Short memories plague bond market
There’s something more than a little unnerving about the revival of the high yield debt market. Whipped on by low interest rates and injections of liquidity by central banks, credit investors are increasingly piling into junk bonds.
But while bondholders have been rewarded handsomely, they appear to be turning a blind eye to weaker debt structures. This suggests they haven’t learned from the mistakes of the past.
So far nearly 10 billion euros of high yield debt has been issued this year. Many issuers, like carmaker Fiat or UK broadcaster ITV, are so-called fallen angels: companies that were once considered investment grade but have since been relegated to junk status.
Investors typically demand that high yield issuers pay a higher interest rate and abide by stricter covenants that limit the amount of debt they can take on.
However, this is not happening. Investors now appear to be willing to lend on the same legal terms as if the companies still had investment grade ratings. Some recent bonds issued by fallen angels do not contain clauses to protect bondholders against the risk the company takes on secured bank debt, leaving them with less in the event of a bankruptcy.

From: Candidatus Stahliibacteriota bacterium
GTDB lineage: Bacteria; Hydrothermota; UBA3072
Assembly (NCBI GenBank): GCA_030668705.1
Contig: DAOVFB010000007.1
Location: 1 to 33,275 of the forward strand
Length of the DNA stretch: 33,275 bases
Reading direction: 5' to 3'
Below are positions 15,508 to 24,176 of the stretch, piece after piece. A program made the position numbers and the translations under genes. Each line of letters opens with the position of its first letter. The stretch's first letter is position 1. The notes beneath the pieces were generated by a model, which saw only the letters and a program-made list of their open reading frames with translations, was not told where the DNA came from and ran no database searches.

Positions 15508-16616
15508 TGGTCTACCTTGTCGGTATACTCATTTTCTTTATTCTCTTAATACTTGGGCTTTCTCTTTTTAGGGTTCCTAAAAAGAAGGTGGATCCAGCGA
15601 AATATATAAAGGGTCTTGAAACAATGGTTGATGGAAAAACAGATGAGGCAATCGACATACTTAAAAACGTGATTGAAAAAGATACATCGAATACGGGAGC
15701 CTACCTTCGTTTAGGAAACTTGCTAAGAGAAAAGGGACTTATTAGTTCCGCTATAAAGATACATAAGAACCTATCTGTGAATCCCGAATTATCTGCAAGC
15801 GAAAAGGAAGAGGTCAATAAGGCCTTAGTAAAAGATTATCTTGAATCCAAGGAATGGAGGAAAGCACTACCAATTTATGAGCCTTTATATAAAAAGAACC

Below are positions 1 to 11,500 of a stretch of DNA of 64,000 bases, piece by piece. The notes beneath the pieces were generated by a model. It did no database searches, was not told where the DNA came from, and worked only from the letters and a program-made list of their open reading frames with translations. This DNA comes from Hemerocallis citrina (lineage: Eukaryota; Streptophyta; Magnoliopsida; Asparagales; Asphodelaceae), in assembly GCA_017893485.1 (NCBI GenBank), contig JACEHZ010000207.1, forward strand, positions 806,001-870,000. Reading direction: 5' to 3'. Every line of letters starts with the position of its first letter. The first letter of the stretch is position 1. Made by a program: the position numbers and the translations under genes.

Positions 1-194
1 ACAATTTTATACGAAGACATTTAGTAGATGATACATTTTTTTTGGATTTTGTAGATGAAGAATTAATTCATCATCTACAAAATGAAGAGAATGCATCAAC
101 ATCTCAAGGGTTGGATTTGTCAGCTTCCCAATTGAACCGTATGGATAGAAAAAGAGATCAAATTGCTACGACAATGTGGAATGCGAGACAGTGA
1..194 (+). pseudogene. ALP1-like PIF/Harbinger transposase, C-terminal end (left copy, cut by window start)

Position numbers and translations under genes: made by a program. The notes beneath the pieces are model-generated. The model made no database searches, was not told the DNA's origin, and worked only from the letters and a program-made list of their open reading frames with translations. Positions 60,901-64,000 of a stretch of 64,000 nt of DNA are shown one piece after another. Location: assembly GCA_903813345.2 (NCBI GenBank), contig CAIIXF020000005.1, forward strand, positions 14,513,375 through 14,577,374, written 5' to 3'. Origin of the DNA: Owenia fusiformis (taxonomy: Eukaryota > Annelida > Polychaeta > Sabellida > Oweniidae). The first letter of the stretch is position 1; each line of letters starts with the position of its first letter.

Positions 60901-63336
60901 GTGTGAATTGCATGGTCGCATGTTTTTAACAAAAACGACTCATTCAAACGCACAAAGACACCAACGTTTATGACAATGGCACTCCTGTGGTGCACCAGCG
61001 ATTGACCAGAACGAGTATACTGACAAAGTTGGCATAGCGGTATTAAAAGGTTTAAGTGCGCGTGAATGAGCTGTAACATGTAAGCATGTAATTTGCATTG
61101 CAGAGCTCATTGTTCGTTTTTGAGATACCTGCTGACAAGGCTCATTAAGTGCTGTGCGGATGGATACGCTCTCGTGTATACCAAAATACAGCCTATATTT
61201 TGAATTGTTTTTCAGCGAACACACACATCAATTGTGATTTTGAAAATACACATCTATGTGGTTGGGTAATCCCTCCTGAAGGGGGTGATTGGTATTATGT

“There are very few protections in the covenants for companies like Fiat, Pernod Ricard or ITV,” says Alexander Dill, a senior covenant officer at Moody’s Investors Service in New York. “The protections against further leveraging just aren’t there.”
This is reminiscent of the boom, when aggressive private equity groups took advantage of cheap credit to extract better terms from their lenders.
The crisis may have put an end to covenant-lite bank loans. But the bond market has retained its bad habits. What’s more, this laxity isn’t just reserved for fallen angels that may regain their investment-grade status. Other high yield issuers are also still enjoying some of the loose terms they got during the boom.
The rebirth of the high yield market is vital for financing European companies. As banks rein in lending, corporations are increasingly dependent on the bond markets. But investors should be wary. The market is still nascent and a series of bad deals could spark a disorderly rush for the exit.
Bond investors already have less control than bank lenders. As they step in to fill the gap left by banks, investors must be careful that they don’t get taken for a ride.